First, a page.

"Making the transformation cost-effective and suitable for the masses”

A very fundamental conversation about climate protection, political culture, and the economy: by MCC Secretary General Brigitte Knopf and Eric Gujer, head of the "Neue Zürcher Zeitung".

Intense discourse: Brigitte Knopf and Editor-in-Chief Eric Gujer in the TV programme "NZZ Standpunkte". | Photo: SRF

04.10.2021

"Is climate protection something that politicians want, and activists demand, while the people expect cheap running costs for their car?" With this question, Eric Gujer, the editor-in-chief of the traditional "Neue Zürcher Zeitung", opened yesterday’s episode of its much-acclaimed TV programme "NZZ Standpunkte" on Swiss television. The almost one-hour long programme, which is freely available on the internet, offers an extraordinary analysis. The interlocutor is Brigitte Knopf, Secretary General of the Berlin-based climate research institute MCC (Mercator Research Institute on Global Commons and Climate Change).

The link to the interview (in German) can be found here.

In the classic “devil’s advocate” interviewer role, NZZ head Gujer systematically formulates the possible objections to the current climate policy at national and international level: it is at the expense of low-income households, it burns a lot of money, it undermines the market economy, it fails to recognise the dominant role of China and the USA, and so on. In an intensive conversation, recorded in September in a television studio in Zurich, the potential of a carefully designed approach against global heating becomes clear against the backdrop of this rhetorical strategy.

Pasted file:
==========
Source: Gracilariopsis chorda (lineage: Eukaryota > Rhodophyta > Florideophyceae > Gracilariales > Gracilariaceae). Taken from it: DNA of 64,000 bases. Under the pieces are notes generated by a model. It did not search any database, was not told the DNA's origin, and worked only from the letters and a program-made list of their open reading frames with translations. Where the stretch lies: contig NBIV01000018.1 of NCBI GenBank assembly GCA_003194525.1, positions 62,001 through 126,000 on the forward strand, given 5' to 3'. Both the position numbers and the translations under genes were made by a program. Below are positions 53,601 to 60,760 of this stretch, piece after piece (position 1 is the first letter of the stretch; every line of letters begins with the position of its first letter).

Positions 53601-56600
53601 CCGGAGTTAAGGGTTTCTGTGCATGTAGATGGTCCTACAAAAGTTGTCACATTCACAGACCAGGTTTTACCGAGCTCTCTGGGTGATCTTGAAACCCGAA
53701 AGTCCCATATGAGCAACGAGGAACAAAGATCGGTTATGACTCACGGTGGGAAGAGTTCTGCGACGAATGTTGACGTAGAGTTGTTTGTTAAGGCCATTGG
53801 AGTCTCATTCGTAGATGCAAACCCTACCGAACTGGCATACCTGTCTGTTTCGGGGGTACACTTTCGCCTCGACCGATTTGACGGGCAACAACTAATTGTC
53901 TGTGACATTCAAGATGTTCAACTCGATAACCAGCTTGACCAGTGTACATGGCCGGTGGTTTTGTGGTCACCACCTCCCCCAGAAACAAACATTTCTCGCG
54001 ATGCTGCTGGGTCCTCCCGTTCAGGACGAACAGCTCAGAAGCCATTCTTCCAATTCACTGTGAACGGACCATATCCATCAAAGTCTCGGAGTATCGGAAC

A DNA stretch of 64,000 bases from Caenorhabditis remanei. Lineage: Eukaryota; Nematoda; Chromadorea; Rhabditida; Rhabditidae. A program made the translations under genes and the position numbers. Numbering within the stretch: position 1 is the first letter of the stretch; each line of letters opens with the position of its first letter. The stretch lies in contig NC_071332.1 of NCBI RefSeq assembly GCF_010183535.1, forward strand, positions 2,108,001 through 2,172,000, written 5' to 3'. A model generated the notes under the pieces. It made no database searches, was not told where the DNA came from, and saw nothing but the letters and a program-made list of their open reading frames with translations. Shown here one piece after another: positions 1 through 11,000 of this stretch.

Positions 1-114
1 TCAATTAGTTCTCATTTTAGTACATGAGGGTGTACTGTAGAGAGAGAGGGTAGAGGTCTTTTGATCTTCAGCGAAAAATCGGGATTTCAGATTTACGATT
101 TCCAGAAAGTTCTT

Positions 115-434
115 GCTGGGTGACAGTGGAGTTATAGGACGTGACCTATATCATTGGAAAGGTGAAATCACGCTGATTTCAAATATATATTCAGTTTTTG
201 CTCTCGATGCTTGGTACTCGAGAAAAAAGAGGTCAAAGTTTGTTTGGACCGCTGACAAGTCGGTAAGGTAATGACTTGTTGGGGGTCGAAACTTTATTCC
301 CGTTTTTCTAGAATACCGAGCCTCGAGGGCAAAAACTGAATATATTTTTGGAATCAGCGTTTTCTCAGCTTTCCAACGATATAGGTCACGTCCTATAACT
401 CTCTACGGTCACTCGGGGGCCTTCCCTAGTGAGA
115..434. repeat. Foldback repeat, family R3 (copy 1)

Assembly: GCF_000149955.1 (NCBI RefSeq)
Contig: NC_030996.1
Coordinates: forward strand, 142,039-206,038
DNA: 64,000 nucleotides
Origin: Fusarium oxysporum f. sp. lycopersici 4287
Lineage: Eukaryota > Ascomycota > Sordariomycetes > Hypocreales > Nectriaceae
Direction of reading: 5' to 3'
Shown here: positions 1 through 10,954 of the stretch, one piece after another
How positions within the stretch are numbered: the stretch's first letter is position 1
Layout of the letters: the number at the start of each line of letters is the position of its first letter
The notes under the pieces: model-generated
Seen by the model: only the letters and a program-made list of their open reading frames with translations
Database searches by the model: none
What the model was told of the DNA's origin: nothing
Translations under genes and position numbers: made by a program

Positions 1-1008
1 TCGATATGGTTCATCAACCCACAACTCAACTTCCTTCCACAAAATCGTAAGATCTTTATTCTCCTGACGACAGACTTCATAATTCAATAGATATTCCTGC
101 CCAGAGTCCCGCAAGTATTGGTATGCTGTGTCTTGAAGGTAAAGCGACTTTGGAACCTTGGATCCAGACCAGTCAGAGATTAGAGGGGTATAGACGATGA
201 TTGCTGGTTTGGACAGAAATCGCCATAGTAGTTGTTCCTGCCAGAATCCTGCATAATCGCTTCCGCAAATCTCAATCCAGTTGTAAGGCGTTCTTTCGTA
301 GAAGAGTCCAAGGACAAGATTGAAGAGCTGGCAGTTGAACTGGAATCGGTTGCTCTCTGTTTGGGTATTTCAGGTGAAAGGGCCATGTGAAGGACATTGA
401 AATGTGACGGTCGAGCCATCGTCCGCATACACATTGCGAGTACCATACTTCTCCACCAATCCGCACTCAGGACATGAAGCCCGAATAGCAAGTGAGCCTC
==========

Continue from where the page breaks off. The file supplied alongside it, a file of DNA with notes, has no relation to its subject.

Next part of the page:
Brigitte Knopf, for example, explains precisely the effect of socially balanced carbon pricing as the foundation of climate policy. "It sets the framework for an economy-wide search process that seeks out the cheapest technology." Because low-income households have a comparatively small carbon footprint, they will actually be better, rather than worse, off, with a uniform per capita refunding of revenues. Governments should ensure this is implemented and communicated well; "it depends very much on good communication here". And citizens need to be involved: “In the past, a coal-fired power plant was sited somewhere – but with the expansion of renewable energies and especially with transport transition in cities, the transformation is moving closer to the people." It is necessary to "organise the climate change as a project for the whole of society".

When asked by Gujer whether climate policy means more market or more state, Knopf says: "In every case, more market. However, standards as well as prohibitions and bans, also have their place, and the state must aggressively shape the path to net-zero emissions with a clever policy mix. China and the USA have now also committed to this goal. Climate protection costs money, but the climate crisis costs much more – and the task now is to make the transformation cost-effective and suitable for the masses. Politics has the central responsibility. "Saying you have to ride a bike now and you can't eat meat is a stretch for the individual."

Further information:
"Climate Change – What do we know, what can we do, what can we hope for?": NZZ-Standpunkte" programme with NZZ Editor-in-Chief Eric Gujer and MCC Secretary General Brigitte Knopf (in German, here).